Tagged With airplanes

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Video: Peter Sripol is a talented engineer with an obsession for building RC planes using unorthodox materials. Instead of balsa wood, he's built working aircraft using LEGO, and even Kentucky Fried Chicken buckets. But his masterpiece is successfully turning a tortilla into the world's first edible aircraft.

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While scouring large swaths of land for prey, predators such as hawks and eagles will often take advantage of rising thermals to stay airborne and glide for extended periods with minimal effort. Humans have copied this approach which allows sailplanes to fly without a motor, but Microsoft is now teaching an AI how to pilot an autonomous plane powered by this natural phenomenon.

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Earlier in the year, Qantas asked the public to help it name its new 787-9 Dreamliners. After receiving over 60,000 suggestions, Qantas settled on eight iconic names — Waltzing Matilda, Boomerang, Dreamtime, The Great Barrier Reef, Uluru, Skippy and Quokka.

But are they bloody 'Strayan enough? We have our own ideas.

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The windows in the Boeing 787 Dreamliner are awesome. You can electronically dim them for five different levels of sunlight and visibility. That's so much better than the typical aeroplane window shade option of blinding or blocked out. But the coolest thing about Dreamliner windows are how huge they are, like vertical panoramas of the sky. How come the 787 can support bigger aeroplane windows but other planes can't? It's because the Dreamliner is mostly made of carbon reinforced plastic.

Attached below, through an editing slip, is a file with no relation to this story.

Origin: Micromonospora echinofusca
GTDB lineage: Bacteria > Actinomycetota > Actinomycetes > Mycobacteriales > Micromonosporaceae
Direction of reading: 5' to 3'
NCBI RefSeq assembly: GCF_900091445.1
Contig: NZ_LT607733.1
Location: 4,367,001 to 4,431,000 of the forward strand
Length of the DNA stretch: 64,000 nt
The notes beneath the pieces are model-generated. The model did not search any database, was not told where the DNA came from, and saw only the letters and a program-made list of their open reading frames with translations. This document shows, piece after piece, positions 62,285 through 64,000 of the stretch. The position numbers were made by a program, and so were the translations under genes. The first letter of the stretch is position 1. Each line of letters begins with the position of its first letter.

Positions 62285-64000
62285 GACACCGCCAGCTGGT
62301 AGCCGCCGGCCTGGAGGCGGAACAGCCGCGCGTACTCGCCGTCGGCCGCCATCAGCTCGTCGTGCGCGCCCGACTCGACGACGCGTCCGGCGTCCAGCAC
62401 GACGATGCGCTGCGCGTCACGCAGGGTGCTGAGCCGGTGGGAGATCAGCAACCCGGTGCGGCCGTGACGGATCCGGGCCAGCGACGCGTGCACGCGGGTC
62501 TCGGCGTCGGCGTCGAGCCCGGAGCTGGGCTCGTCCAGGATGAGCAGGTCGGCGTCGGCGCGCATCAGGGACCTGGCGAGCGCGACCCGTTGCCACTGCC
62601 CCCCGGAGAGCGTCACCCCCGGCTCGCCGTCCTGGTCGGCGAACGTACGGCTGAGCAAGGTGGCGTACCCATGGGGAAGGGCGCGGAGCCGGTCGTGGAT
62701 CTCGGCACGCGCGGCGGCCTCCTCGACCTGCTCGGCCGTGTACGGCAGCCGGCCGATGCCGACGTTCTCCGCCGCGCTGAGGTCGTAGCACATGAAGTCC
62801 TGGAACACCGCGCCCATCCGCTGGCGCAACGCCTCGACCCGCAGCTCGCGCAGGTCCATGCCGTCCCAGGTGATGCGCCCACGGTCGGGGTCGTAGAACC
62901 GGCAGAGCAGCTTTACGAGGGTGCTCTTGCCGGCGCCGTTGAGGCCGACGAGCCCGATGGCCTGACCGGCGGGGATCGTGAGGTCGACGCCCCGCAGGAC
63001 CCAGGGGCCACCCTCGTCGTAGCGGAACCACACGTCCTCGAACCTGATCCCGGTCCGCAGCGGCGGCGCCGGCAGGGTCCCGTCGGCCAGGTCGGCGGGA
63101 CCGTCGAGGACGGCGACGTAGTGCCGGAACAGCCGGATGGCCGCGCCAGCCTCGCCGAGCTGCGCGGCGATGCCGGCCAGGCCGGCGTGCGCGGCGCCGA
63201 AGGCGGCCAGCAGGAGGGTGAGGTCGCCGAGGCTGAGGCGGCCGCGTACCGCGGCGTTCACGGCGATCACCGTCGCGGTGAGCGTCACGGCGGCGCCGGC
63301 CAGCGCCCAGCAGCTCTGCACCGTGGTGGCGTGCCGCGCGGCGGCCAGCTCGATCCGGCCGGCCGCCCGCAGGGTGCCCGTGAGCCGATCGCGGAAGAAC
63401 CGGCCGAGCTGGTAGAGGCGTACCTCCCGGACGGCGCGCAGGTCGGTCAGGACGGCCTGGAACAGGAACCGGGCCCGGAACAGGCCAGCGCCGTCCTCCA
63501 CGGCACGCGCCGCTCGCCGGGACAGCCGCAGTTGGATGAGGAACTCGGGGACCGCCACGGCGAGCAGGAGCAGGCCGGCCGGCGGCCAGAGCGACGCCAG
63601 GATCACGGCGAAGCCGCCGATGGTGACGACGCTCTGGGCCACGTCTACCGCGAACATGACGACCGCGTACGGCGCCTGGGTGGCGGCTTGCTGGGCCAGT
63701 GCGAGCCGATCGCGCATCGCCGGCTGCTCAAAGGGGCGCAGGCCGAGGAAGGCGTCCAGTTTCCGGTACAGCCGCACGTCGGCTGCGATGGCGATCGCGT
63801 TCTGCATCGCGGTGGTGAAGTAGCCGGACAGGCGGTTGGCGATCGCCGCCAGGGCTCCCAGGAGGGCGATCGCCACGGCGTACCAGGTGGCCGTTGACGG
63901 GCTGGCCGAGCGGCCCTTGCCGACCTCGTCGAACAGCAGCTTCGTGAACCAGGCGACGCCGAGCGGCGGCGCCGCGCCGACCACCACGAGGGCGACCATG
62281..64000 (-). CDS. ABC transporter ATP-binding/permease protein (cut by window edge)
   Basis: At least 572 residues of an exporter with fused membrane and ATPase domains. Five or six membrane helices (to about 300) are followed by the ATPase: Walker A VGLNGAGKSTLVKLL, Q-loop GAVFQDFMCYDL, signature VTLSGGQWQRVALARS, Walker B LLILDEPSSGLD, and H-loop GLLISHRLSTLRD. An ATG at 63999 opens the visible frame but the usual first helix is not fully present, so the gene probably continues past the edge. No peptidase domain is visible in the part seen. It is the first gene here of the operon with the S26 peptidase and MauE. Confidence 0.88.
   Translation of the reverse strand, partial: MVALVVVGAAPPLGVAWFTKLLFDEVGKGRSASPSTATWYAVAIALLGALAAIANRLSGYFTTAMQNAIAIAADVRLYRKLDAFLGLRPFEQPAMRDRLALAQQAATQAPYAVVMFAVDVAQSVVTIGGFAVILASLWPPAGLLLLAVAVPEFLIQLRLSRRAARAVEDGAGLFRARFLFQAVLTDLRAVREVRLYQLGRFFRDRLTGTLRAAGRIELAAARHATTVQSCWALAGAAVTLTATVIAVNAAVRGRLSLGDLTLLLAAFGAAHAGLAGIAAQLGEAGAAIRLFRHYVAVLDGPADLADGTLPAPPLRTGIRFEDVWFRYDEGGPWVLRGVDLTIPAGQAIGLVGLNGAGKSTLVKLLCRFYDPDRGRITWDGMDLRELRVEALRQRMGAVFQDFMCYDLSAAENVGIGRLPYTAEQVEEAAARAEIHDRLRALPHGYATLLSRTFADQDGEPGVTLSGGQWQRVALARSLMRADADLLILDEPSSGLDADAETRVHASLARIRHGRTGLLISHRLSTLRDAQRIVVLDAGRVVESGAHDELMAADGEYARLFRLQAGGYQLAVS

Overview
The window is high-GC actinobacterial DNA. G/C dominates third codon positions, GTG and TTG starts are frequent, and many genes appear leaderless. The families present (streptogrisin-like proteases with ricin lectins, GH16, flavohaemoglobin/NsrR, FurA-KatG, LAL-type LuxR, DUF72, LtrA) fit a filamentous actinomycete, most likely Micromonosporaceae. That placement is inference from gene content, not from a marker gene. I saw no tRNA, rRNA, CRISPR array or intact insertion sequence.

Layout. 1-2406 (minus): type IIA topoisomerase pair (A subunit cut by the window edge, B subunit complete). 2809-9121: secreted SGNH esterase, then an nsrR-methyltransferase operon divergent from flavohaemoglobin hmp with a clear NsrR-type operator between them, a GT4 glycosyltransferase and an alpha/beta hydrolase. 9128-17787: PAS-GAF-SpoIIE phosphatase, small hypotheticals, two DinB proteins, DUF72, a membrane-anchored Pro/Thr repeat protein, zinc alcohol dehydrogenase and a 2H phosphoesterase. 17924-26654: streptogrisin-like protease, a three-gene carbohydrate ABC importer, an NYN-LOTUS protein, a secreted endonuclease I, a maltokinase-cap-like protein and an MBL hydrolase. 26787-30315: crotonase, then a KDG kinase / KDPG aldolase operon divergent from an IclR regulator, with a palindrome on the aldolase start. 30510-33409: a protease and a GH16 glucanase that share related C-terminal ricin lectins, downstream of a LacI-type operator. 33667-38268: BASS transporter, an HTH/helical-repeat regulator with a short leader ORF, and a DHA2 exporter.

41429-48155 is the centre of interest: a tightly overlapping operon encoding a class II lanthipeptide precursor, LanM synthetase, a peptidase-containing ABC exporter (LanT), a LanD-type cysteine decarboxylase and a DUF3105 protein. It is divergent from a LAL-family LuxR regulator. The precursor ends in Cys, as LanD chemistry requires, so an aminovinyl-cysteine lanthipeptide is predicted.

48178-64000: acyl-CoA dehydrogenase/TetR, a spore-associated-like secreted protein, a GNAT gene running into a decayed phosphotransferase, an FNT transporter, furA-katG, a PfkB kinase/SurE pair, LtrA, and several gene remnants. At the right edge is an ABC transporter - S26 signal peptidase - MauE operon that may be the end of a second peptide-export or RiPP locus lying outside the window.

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Video: To my eye, the clouds that aeroplane wings make on takeoff and landing look like a cool force field — a stealth shroud that envelopes the aeroplane as its flying around. Reality is less fun though, because the clouds that are rolling over the wings of the aeroplane are caused by the lift forces that let our planes fly.

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We don't really have in-flight wi-fi in Australia yet, although both Virgin and Qantas are working on it. It's far more common throughout Europe and the US, but a consortium of European companies is taking a different approach to the new network it's building: instead of satellites dozens of kilometres above the Earth bouncing signals from ground stations to planes and back, the European Aviation Network uses 4G LTE beamed directly upwards from mobile phone towers.

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Video: Yowza. Watch this Sukhoi Su-27 make the lowest of low passes at an air base in Ukraine. Like, it flies so impossibly close to the ground that you can see a guy duck and essentially get blown over as the fighter jet flies above his head. The video shows the entire insane approach: The jet flies a few metres over the runway before it peels left and screams right on top of the guy before picking up air again over the cameraman. Bananas.